Kamala Harris tests negative for COVID-19 after 2 associated with campaign test positive
Her husband also tested negative on Thursday.
Sen. Kamala Harris tested negative for coronavirus on Thursday, according to an aide, but will not return to in-person campaigning until Monday after her communications director tested positive Wednesday night.
Harris' husband, Doug Emhoff, also tested negative Thursday, according to the aide.
The positive test for Liz Allen, Harris' communications director, came back late Wednesday night after Allen attended personal, non-campaign events, according to the campaign. A non-campaign flight crew member also tested positive for coronavirus.
Allen traveled with Harris to Arizona last Thursday and was with Harris for nearly a week in Salt Lake City for the vice-presidential debate. The campaign says it is temporarily suspending Harris' travel out of "an abundance of caution."
"Neither of these people have had contact with Vice President Biden, Senator Harris or any other staffers since testing positive or in the 48 hours prior to their positive test results," said Biden Campaign Manager Jen O’Malley Dillon in a statement.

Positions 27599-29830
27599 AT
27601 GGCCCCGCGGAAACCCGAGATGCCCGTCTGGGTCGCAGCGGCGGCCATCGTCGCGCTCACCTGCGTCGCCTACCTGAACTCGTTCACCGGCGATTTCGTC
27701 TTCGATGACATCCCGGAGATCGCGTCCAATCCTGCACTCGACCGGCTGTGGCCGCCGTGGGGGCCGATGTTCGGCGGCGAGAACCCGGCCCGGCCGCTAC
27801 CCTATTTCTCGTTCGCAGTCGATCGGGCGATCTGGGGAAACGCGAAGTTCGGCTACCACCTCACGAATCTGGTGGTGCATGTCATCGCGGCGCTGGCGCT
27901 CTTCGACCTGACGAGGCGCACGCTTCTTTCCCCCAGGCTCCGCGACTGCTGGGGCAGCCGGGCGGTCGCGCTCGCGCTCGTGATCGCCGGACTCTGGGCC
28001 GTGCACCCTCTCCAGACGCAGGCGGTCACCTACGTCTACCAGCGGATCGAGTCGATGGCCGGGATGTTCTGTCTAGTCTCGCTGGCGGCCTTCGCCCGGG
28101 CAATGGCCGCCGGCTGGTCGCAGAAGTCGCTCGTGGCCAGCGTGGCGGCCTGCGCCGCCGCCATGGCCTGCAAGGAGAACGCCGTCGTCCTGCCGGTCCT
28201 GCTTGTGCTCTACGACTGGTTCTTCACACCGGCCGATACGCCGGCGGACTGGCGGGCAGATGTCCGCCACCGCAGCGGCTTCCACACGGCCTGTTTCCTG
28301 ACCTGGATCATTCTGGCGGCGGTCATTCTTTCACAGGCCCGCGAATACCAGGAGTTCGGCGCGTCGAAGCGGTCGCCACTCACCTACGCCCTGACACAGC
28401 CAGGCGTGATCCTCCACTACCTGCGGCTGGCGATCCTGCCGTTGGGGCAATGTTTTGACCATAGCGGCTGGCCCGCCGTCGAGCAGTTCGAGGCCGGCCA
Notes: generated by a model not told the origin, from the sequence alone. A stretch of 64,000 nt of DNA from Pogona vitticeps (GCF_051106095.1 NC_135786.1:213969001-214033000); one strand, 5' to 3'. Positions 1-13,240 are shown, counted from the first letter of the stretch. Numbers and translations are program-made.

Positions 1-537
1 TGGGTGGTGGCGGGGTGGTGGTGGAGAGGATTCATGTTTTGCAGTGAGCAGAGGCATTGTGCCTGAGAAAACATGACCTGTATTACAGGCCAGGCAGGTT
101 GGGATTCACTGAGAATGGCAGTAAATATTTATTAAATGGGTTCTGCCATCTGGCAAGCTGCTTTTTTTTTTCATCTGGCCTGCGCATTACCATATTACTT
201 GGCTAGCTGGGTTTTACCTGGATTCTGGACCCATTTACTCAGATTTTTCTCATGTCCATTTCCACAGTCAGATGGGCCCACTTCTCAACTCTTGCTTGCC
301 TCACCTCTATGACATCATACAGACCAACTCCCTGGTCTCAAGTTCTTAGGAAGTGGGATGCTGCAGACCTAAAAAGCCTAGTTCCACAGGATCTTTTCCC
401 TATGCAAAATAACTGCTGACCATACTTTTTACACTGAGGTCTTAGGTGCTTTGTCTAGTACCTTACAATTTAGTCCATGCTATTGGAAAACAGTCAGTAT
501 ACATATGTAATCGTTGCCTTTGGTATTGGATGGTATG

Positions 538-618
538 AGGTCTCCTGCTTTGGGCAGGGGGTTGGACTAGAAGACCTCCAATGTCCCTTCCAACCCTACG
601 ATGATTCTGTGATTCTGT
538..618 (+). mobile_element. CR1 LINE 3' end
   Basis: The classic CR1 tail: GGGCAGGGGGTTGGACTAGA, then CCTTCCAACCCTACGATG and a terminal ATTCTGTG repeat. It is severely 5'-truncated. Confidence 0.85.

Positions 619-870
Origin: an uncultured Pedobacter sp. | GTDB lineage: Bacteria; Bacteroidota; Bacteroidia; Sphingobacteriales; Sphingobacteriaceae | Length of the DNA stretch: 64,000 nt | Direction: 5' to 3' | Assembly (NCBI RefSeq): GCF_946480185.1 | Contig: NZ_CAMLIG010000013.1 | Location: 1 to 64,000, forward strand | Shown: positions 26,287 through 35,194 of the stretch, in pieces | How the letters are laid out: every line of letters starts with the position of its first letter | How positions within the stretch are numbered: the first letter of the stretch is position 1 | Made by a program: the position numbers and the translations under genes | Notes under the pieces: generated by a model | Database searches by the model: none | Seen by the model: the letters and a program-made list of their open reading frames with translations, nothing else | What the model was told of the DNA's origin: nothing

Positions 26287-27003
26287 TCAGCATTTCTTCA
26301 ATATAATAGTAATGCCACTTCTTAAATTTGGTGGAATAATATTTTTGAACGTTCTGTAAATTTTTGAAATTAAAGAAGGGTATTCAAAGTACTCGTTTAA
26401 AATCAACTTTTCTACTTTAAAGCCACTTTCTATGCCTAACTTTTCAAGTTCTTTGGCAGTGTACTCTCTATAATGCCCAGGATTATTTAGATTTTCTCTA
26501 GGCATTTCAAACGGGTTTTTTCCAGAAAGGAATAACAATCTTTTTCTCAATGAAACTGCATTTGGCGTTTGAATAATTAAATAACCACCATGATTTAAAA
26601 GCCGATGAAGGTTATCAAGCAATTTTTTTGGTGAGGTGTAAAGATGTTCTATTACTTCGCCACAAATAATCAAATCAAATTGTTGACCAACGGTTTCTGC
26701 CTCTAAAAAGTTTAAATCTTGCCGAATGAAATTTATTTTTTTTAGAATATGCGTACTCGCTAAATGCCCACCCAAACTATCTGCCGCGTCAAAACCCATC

Harris had a robust travel schedule planned for the next few days. She was slated to travel Thursday to Asheville and Charlotte, North Carolina, for the state’s first day of early voting. She was also expected to travel to Ohio and Pennsylvania this weekend.
Biden's schedule will go on uninterrupted, according to O’Malley Dillion, because he was not in direct contact with either of the people who tested positive as defined by the CDC.
While Allen was present during Biden’s joint event with Harris in Arizona, the campaign announced Thursday that he has tested negative for COVID-19, the eighth time the campaign has released negative test results for the former vice president.
Biden's schedule Thursday includes a virtual fundraiser and the ABC Town Hall.
When pressed on whether the campaign can continue a robust travel schedule given the rising rates of COVID-19 across the country, including in key battleground states like Wisconsin, the campaign says there is an ongoing discussion about the safety of travel in the final 19 days of the campaign.
"We're confident that we have the process and protocols in place to be able to do that safely as we've had throughout. But we're also very mindful, you know, as we see this uptick in COVID, that safety is the most important element of what we're doing and ensuring that nobody's in harm's way, and we'll continue to do that," O’Malley Dillon said.
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